Abstract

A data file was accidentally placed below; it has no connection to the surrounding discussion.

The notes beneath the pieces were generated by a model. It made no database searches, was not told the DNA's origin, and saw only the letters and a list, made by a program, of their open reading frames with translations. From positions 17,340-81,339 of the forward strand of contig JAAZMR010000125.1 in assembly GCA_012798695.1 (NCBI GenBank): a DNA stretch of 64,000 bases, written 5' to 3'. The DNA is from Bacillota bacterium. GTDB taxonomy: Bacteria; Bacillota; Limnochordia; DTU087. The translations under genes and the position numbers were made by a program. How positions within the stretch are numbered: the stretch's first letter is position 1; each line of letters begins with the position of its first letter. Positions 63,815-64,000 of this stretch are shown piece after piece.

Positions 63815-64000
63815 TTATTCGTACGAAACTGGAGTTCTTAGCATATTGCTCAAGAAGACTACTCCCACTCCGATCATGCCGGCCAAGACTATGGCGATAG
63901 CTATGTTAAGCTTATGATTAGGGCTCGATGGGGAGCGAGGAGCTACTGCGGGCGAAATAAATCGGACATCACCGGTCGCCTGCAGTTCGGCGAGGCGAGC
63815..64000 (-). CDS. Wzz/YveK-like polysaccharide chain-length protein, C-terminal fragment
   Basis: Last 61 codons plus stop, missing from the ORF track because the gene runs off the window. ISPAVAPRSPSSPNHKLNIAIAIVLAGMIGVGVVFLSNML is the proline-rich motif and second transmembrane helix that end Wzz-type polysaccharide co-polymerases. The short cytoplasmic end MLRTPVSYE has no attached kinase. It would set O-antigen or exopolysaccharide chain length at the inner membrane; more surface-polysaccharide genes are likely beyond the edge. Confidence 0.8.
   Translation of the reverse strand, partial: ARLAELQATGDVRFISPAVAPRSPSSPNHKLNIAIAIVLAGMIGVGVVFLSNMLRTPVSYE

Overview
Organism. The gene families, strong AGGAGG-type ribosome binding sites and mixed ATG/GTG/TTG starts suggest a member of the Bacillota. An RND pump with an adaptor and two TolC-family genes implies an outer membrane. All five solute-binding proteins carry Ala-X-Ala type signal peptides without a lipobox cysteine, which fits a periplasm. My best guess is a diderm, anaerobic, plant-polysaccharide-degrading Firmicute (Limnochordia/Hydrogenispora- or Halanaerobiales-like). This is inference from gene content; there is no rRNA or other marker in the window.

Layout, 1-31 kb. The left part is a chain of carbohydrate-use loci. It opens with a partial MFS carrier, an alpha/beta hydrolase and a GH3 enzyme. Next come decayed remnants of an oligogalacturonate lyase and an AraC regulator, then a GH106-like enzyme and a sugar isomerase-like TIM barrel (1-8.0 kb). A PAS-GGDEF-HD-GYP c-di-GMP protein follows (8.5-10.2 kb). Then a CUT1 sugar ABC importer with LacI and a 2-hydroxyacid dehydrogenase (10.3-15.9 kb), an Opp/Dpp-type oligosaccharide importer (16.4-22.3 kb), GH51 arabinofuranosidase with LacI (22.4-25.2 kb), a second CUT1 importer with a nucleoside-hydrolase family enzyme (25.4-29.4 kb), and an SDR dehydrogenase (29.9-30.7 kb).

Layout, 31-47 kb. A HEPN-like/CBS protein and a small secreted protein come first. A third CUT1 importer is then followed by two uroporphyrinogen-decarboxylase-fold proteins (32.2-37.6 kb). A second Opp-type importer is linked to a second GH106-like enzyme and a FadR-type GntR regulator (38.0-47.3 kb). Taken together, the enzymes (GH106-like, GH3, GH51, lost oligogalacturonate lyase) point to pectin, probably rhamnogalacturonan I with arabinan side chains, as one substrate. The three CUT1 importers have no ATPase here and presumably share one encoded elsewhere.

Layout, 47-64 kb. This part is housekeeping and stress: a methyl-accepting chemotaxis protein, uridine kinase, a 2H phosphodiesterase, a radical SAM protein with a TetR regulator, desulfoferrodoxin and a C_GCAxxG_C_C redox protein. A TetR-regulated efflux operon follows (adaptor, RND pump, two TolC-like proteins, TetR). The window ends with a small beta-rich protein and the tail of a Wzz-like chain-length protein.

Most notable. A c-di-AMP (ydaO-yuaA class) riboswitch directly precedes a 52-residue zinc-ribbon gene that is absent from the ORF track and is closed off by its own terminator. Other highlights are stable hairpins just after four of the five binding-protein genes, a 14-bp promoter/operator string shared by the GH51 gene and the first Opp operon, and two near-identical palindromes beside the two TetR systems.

Neuropsychological reports and activation studies by means of positron emission tomography and functional magnetic resonance imaging have suggested that the neural correlates of phonological short-term memory are located in the left hemisphere, with Brodmann's area (BA) 40 being responsible for short-term storage, and BA 44 for articulatory rehearsal. However, a careful review of the literature on the role of left BA 40 shows that the data are equivocal. We tested these hypotheses by means of repetitive transcranial magnetic stimulation (rTMS). Participants performed four tasks: two phonological judgements, thought to require only articulatory rehearsal without the contribution of short-term storage; a digit span, which involves both, short-term storage and articulatory rehearsal; and a pattern span, this last being the control task. The sites of stimulation were left BA 40, left BA 44 and the electrode location vtx, plus a baseline without TMS. Reaction times increased and accuracy decreased in the case of the phonological judgements and digit span after stimulation of both left sites, suggesting that BA 40, in addition to BA 44, is involved in phonological judgements. Possible explanations are discussed, namely, the possibility that (i) the neural correlates of rehearsal are not limited to BA 44 and (ii) phonological judgements involve processes other than rehearsal. We also consider the effects of using different tasks and responses to resolve some of the discrepancies in the literature.

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